However, it is the similarly in people, not the differences that matter. God created us all and He loves us all. He has no favorite person and no favorite country. And no matter what time it gets dark in our corner of the world—God is as close as our next heartbeat.

“The angel of the LORD encamps all around those who fear Him.” Psalm 34:7

Amazon.com: Stephanie Parker McKean: Books, Biography, Blog, Audiobooks, Kindle


Forget the fact that Leslie P Garcia is my sister. Yes, I’m proud of her and I’ve always known she’s a brilliant writer. But her new book, “Her Borrowed Angel,” does not end on the last page—because the book simply won’t let the reader go.

The characters are so real and alive that the reader gets sucked into their lives and walks with them step-by-step, page after page. Her Borrowed Angel traces the life of book-smart Madeline Wharton Saldivar from her childhood in rural, deeply segregated Georgia to adulthood in northern Mexico and southern Texas.

Y2K, The Beatles, the Berlin Wall as it fell, Marilyn Monroe, Vietnam, men on the moon, Secretariat, Hank Aaron, Dr Martin Luther King, Jr.—we all live history. Sometimes we don’t see it happening around us. Her Borrowed Angel tells the story of Maddie Wharton Saldivar’s journey through life–life at the intersection with horses. And angels.

Maddie’s life, like all lives, plays out against the current events and changing social moods of the times. Deeply committed to family—and horses, or at least the idea of horses—Maddie struggles with the painful truths and impossible situations of abuse and dysfunction within her own small world.
Buoyed by her sister Hattie’s infallible courage, as well as her own ability to catalog life into manageable increments she understands through her book learning and an ability to manufacture faith to lean on, Maddie survives her childhood—only to be disowned when she falls in love with Tavo, an undocumented worker at the dude ranch she flees to when she leaves home to help Hattie escape.

Over her lifetime, Maddie collects more angels than horses and confronts the harsh reality that her half-brother, Wally, might have been right when he warned her that book-smart wasn’t as useful as life-smart.
Wife, mother, and teacher, Maddie’s life changes with the birth of her granddaughter—her borrowed angel.

Well done, Les, well done. Simply unforgettable.

Her Borrowed Angel – Kindle edition by Garcia, Leslie P. Literature & Fiction Kindle eBooks @ Amazon.com.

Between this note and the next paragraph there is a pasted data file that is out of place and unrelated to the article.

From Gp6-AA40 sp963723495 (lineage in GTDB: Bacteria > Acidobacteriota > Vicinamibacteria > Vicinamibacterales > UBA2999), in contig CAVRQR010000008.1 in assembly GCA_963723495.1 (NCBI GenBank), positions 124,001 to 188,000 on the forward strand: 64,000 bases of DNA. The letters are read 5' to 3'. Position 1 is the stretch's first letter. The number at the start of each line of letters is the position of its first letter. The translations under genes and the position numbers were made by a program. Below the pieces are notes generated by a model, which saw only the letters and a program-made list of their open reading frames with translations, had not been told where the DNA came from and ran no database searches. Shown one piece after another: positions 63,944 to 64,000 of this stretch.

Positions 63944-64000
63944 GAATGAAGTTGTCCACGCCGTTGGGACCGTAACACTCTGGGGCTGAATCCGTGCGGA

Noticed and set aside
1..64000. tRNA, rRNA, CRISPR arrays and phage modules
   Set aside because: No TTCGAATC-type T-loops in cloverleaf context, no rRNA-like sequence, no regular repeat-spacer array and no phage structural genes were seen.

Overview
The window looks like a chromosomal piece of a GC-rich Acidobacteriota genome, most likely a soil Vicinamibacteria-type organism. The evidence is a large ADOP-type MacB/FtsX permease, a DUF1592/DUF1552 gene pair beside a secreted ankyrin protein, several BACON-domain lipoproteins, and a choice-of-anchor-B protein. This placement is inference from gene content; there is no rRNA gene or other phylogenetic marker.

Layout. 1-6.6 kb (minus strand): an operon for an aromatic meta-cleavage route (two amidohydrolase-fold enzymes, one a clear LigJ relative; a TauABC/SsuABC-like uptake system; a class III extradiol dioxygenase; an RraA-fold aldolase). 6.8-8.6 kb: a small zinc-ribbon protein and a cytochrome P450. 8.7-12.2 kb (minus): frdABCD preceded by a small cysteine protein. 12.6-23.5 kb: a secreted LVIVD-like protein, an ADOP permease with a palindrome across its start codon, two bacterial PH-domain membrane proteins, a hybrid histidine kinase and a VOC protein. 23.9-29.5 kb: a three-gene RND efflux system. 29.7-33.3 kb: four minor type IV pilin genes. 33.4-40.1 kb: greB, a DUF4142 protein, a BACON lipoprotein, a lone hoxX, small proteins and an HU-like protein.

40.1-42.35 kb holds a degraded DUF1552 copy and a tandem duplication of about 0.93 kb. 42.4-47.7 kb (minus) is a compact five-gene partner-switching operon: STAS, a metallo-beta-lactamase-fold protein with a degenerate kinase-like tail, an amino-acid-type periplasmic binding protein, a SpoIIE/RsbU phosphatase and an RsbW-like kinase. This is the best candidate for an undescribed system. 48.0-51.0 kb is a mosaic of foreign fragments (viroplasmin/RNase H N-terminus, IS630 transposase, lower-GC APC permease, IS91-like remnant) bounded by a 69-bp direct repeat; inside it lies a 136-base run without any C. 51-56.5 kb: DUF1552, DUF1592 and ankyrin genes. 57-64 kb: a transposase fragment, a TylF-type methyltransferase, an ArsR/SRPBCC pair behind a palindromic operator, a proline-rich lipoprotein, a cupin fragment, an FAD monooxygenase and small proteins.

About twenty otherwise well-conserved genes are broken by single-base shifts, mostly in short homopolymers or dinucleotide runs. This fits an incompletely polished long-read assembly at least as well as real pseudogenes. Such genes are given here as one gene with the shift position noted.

Hedgehog Thinking

You can’t blame the hedgehog. He is small with short legs. The gate separating him from the garden is lengthy. Little steps mean that it takes a long time to get around the gate to the opening into the garden. So he looks for a shortcut.

Not every shortcut is bad. Some are excellent. But this hedgehog’s shortcut failed due to hedgehog thinking—a malfunction common to humans. As the hedgehog journeyed down the alarmingly elongated fence it poked its nose into every piece of metal scrollwork looking for a wider gap so it could get through. However, the factory manufactured fence was uniform and no gap was wider. So the hedgehog took the shortcut anyway—and got stuck. (Not to worry—he was rescued.)

We humans do that in life. Take shortcuts doomed to failure. We want to harvest success in our life, but without the planting, weeding, watering, and nurturing required to guarantee it. We just want it to happen.

We want to skip the training process and get right to the rewarding qualification. We just want it to happen.

We want to lose weight—but not exercise. We want to maintain our perfect body size and shape and still eat everything we enjoy regardless of calories. Perfect health? We just want it to happen.

We want joy, but without giving up resentment, anger, and criticism. We just want it to happen.

We want our lives to be stellar, our trials short, our hardships easy. And when we disagree with something in the Bible, we want to change the words to ones we prefer and reject verses that tell us to endure hardships as a good soldier of Christ, or that remind us that, “We are His workmanship, created in Christ Jesus for good works, which God prepared beforehand that we should walk in them.” Ephesians 2:10.

Hedgehog thinking. It’s not just about hedgehogs.

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While walking Savannah today I passed some teens engaged in a serious conversation. One said confidently to the other, “You become an adult when you turn eighteen.”

I nearly laughed. I just met someone who is not an adult yet in spite of having divorced after 27 years of marriage—which even with my sketchy math makes him more than eighteen. The divorce is not his fault.

The divorce is his girlfriend’s fault. She talked him into leaving his wife and then dumped him.

Being broke is not his fault. The divorce that is not his fault pushed him into gambling. He lost everything that remained after the divorce.

Having to walk everywhere on a bum knee is not his fault. Pressure from the gambling debt that is not his fault caused him to start drinking. He drove drunk and wiped out his car—which resulted in his aforementioned bum knee.

The bum knee isn’t his fault. The surgeon messed up the surgery. The bum knee is not his fault because the surgeon caused it. The injury from the drunk driving accident is not his fault because it was the result of the pressure from his gambling debt. The gambling debt is not his fault because it resulted from the divorce. The divorce is not his fault—in spite of his infidelity—because his girlfriend caused it.

Because he is broke—which isn’t his fault because he lost everything in the divorce that isn’t his fault and from the gambling that isn’t his fault—he lives in what he says is an uncomfortable house. That is the fault of the government for not engaging fully in socialism.